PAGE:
I can’t take credit for this blog post.
It was written by Tucker Watson, our AmeriCorps Patrol Member who runs our Swim Guide Lab.
Dive in and learn about pH and D.O.!
Many of you rely on OUR Swim Guide program each summer to learn if it is safe to swim based on our weekly bacteriological (E. coli) results. What you might not know about are the various other water quality data we record! In addition to bacteria, there are many other indicators that inform us about water quality conditions for families, fish, and wildlife who rely on the river.
Did you know only 11% of Alabama’s waterways are assessed? The data we collect is not just to educate the public about water quality conditions each week– we also want to monitor long term water quality conditions on the Coosa.
Take a few minutes to learn about two of the other water quality parameters that we collect weekly during the Swim Guide program that are extremely important to the health of the creeks and lakes so you can be even more informed about the health of the rivers.
pH: what is means and why it matters
Definition: pH is simply a measurement of how acidic or basic something is. For example, vinegar is acidic and has a pH of about 3 while bleach is basic and has a pH of about 13. The figure below illustrates various examples of the pH ranges of different organisms and solutions.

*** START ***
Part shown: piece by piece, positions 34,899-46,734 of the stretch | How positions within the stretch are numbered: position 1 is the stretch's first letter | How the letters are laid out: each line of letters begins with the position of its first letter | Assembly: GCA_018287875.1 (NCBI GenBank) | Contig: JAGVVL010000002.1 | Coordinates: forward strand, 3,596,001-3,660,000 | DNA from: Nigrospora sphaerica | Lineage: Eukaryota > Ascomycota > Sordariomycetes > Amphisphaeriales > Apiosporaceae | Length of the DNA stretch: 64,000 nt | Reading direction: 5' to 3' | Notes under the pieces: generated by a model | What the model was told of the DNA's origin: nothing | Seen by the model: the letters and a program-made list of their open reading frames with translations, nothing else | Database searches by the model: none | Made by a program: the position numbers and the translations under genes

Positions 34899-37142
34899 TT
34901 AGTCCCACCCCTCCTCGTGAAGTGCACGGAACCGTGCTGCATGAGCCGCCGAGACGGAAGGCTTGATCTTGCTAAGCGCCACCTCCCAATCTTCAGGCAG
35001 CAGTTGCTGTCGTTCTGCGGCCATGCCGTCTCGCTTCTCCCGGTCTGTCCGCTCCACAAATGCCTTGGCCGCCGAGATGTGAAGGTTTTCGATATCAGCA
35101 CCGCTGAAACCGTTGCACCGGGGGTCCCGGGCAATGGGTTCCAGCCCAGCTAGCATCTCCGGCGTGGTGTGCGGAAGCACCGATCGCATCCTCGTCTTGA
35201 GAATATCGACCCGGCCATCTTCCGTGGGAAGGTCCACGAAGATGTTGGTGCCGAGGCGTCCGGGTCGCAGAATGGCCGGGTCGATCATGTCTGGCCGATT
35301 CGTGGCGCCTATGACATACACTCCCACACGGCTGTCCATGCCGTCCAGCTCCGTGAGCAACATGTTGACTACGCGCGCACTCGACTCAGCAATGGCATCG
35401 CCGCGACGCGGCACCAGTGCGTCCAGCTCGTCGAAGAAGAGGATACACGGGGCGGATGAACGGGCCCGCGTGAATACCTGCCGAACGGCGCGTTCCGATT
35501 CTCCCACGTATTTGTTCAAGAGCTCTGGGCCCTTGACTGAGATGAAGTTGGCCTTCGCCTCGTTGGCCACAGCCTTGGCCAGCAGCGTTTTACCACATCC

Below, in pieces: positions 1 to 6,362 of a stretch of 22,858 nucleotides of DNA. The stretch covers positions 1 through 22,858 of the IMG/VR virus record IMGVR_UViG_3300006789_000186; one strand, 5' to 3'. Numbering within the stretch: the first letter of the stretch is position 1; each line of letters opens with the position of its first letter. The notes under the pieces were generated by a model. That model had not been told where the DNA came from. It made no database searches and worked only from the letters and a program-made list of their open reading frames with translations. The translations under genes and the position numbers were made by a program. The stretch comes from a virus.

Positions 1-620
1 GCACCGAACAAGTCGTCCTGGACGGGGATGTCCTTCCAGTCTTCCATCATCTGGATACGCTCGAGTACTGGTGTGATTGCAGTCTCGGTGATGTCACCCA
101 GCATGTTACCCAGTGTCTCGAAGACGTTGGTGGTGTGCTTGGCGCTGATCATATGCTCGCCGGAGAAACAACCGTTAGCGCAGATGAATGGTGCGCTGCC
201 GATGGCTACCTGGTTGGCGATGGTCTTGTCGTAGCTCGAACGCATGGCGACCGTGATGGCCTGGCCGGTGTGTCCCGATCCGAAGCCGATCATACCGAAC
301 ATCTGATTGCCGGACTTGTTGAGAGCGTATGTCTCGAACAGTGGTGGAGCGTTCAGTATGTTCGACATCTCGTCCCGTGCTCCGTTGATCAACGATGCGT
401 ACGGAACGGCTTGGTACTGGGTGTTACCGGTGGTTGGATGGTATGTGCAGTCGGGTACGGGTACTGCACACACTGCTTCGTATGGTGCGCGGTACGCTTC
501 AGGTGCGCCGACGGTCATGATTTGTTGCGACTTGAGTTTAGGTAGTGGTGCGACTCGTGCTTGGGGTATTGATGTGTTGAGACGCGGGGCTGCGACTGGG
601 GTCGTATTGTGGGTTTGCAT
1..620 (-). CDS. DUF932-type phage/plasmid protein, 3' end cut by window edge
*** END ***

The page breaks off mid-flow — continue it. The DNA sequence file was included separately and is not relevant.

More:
pH is one of the most important factors for healthy water quality. Freshwater ecosystems like the Coosa River can tolerate a narrow pH range (6.0-9.0) before the health of the river, fish, and mussels, start to suffer. High or low pH can indicate pollution or discharge of a chemical or substance that can negatively impact aquatic health.
Dissolved Oxygen, how fish breathe
Definition: Just as humans rely on clean oxygen to breath, aquatic creatures such as fish, mussels, and aquatic microorganisms rely on the amount of dissolved oxygen in the water to breath.
Freshwater ecosystems prosper when dissolved oxygen levels are above 6 (ppm or mg/L) as shown in the figure below. If the dissolved oxygen drops below 3 (ppm or mg/L) in an aquatic ecosystem; fish, mussels, and other aquatic organisms are susceptible to large scale population kills.
Many different factors can affect dissolved oxygen (DO) levels which is why constant monitoring is important, especially during the summer months. Low dissolved oxygen typically can indicate that some collection of organisms are consuming the majority of the dissolved oxygen in an area. Common organisms that deplete oxygen in freshwater ecosystems include microorganisms (E. coli) and algal populations.
Since aquatic organisms such as fish and mussels rely on dissolved oxygen to live, DO can be an important factor to consider for fisherman. During the warmer summer months, aquatic organisms thrive and consume large amounts of dissolved oxygen. Most freshwater fish can live and reproduce in areas with a dissolved oxygen content of 6 mg/L (or ppm) or greater.